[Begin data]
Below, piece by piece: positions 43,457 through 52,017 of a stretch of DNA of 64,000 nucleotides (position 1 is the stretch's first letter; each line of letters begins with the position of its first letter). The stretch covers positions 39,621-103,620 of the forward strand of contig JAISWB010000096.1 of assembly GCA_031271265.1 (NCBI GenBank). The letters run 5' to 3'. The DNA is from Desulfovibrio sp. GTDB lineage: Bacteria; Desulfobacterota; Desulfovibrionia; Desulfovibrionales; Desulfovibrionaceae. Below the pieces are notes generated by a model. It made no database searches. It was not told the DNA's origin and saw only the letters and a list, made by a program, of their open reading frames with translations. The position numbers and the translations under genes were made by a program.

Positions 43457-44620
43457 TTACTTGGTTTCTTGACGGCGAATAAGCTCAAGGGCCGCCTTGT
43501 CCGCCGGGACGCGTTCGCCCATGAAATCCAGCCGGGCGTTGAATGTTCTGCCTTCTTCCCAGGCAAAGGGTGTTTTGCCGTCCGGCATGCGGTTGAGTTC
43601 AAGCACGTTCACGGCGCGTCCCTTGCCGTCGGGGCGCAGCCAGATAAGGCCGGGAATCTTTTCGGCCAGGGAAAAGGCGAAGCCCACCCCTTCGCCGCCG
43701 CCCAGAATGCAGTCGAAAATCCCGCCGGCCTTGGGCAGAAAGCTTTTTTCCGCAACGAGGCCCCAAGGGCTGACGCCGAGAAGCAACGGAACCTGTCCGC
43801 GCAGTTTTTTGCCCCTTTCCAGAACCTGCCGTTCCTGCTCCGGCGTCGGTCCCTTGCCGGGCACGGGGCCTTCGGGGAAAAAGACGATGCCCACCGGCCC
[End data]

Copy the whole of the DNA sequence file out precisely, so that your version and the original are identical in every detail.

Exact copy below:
Below, piece by piece: positions 43,457 through 52,017 of a stretch of DNA of 64,000 nucleotides (position 1 is the stretch's first letter; each line of letters begins with the position of its first letter). The stretch covers positions 39,621-103,620 of the forward strand of contig JAISWB010000096.1 of assembly GCA_031271265.1 (NCBI GenBank). The letters run 5' to 3'. The DNA is from Desulfovibrio sp. GTDB lineage: Bacteria; Desulfobacterota; Desulfovibrionia; Desulfovibrionales; Desulfovibrionaceae. Below the pieces are notes generated by a model. It made no database searches. It was not told the DNA's origin and saw only the letters and a list, made by a program, of their open reading frames with translations. The position numbers and the translations under genes were made by a program.

Positions 43457-44620
43457 TTACTTGGTTTCTTGACGGCGAATAAGCTCAAGGGCCGCCTTGT
43501 CCGCCGGGACGCGTTCGCCCATGAAATCCAGCCGGGCGTTGAATGTTCTGCCTTCTTCCCAGGCAAAGGGTGTTTTGCCGTCCGGCATGCGGTTGAGTTC
43601 AAGCACGTTCACGGCGCGTCCCTTGCCGTCGGGGCGCAGCCAGATAAGGCCGGGAATCTTTTCGGCCAGGGAAAAGGCGAAGCCCACCCCTTCGCCGCCG
43701 CCCAGAATGCAGTCGAAAATCCCGCCGGCCTTGGGCAGAAAGCTTTTTTCCGCAACGAGGCCCCAAGGGCTGACGCCGAGAAGCAACGGAACCTGTCCGC
43801 GCAGTTTTTTGCCCCTTTCCAGAACCTGCCGTTCCTGCTCCGGCGTCGGTCCCTTGCCGGGCACGGGGCCTTCGGGGAAAAAGACGATGCCCACCGGCCC